The event brought together, diplomats, business owners, military officers, and Kazakhstani citizens living in or visiting Israel. As the evening continued into an elaborate performance of folkloric Kazakhstani music and dance and concluded with warm words spoken between the two nations, all left sure of the importance of this diplomatic friendship. 





Steven Aiello is the Founder and Director of the Debate for Peace Model UN Program

Pho     tos
Steven Aiello 





On December 8, 2016, the embassy of Japan in Israel hosted a reception at its mission in honor of the 83rd birthday of Japanese Emperor Akihito. The reception was attended by members of the diplomatic corps in Israel and distinguished guests.


Following the playing of the national anthems of Japan and Israel, guests were addressed by the ambassador of Japan, H.E. Mr. Koji Tomita. The full text of the ambassador’s remarks appears below.


The State of Israel was represented by Ayoob Kara, Deputy Minister of Regional Cooperation, who praised Japan’s contributions to projects undertaken jointly by Israel and the Palestinian Authority, such as the Jericho Agro Industrial Park. Deputy Minister Kara’s complete remarks appear below.   



Among the VIP guests in attendance was Yarden Gerbi, Olympic bronze medalist at the 2016 summer games in Rio de Janeiro. In brief remarks to attendees, Ms. Gerbi spoke of her deep appreciation of Japanese culture, gained during her visits to that country in the framework of her sport.


Following the evening’s speeches, the emperor was toasted and guests enjoyed a buffet of Japanese food, as well as premium sake. Entertainment was provided by an ensemble of drummers, Taiko Life, performing on traditional Japanese drums.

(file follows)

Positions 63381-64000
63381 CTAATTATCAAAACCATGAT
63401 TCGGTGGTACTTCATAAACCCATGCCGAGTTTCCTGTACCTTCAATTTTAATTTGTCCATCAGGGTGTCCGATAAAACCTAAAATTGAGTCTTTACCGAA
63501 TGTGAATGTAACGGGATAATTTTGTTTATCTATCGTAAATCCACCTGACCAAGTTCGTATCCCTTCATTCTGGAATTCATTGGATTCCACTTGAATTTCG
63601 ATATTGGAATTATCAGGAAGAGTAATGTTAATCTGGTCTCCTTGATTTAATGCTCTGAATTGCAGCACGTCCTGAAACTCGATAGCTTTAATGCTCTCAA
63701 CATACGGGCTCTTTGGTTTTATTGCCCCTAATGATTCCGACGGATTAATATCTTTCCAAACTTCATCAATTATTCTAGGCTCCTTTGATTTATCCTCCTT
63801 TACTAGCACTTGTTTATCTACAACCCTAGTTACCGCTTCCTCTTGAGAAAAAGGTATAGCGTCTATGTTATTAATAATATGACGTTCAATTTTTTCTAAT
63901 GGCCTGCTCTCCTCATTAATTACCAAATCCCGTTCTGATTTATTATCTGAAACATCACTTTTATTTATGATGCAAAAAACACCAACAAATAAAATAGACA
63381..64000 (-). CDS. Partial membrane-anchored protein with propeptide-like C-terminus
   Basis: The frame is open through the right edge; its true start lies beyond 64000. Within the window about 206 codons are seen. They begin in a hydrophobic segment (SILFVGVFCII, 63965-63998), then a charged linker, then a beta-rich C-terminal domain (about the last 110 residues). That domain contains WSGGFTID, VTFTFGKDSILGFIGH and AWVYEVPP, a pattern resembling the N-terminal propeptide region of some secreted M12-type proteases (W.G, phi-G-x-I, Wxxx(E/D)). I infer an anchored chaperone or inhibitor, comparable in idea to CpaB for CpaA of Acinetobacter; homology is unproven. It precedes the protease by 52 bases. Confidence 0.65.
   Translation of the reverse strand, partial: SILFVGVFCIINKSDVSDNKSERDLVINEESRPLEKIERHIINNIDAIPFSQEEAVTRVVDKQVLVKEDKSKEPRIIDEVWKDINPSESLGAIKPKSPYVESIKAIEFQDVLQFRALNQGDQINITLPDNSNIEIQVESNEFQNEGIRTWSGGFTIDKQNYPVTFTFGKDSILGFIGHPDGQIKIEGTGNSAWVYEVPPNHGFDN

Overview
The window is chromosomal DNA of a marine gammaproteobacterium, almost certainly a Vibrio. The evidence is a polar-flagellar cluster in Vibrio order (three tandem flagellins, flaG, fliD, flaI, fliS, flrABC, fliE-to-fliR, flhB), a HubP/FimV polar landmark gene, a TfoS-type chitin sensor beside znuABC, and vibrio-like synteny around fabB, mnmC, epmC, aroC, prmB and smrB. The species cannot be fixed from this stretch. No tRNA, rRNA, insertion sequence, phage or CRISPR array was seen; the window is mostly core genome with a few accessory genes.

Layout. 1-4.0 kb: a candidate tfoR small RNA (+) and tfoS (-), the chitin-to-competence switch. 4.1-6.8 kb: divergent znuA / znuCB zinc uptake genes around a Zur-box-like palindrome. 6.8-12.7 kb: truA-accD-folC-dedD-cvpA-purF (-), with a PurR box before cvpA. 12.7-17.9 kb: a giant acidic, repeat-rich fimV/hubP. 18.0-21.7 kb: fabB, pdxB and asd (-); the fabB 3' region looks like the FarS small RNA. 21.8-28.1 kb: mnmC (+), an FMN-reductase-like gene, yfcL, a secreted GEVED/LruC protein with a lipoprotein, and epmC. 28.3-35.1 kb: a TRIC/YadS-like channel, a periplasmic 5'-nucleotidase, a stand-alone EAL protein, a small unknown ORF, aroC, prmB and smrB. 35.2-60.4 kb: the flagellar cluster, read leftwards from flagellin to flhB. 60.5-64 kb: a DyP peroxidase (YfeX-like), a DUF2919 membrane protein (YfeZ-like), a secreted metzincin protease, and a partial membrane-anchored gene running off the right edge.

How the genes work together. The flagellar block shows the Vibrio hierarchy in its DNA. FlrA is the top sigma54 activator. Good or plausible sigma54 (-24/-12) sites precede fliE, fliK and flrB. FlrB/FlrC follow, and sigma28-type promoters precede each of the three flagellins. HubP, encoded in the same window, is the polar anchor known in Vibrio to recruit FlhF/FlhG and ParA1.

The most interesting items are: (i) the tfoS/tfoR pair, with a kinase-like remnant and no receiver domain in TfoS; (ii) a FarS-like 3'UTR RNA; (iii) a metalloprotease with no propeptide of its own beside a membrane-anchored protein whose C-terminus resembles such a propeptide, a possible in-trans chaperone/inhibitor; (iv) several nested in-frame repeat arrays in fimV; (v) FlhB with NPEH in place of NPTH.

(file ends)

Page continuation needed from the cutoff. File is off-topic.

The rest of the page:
Following is the text of the remarks made by Ambassador Tomita:


Thank you all very much for coming to my residence to celebrate the 83rd birthday of His Majesty the Emperor Akihito.


At the outset, I wish to express my deepest appreciation to His Excellency Mr. Ayoob Kara, Deputy Minister of Regional Cooperation, who is here to represent the Israeli Government. Thank you very much, Mr. Minister, for gracing this reception with your presence. I am not going to acknowledge the presence of other distinguished guests and diplomatic colleagues, although I know I should, because the list is simply too long. But you all have my sincere gratitude.


I arrived in Israel at the end of last year, so I am about to conclude the first year of my assignment here. Time flies, doesn’t it? But the time seems to fly much faster here in Israel than anywhere else I have served in my professional life.



That impression is, of course, due to the fact that Israel is a very dynamic country with dynamic people. Not a dull moment, as you like to say. But another reason why my time here has been so intense is things are happening in our bilateral relations.


In 2014, Prime Minister Netanyahu visited Japan, which was followed by the return visit of Prime Minister Shinzo Abe in January last year. The exchange of visits has turned out to be a big catalyst for the progress in all aspects of our relationship. In fact I think I can say with much confidence that we are raising our game to a completely different level.


And this is particularly true on the economic front, where we have been seeing a flurry of activities---delegations, exhibitions, seminars---almost every week both in here and in Japan, reflecting growing mutual interests in a stronger economic partnership. Some major Japanese companies have taken steps to establish R&D hubs. We also have been seeing the deepening business alliance including acquisitions and joint ventures with a result that the Japanese direct investment to Israel has shown more than a 4 times increase over the past two years. And we are not done yet. There is a world of opportunities out there waiting to be exploited.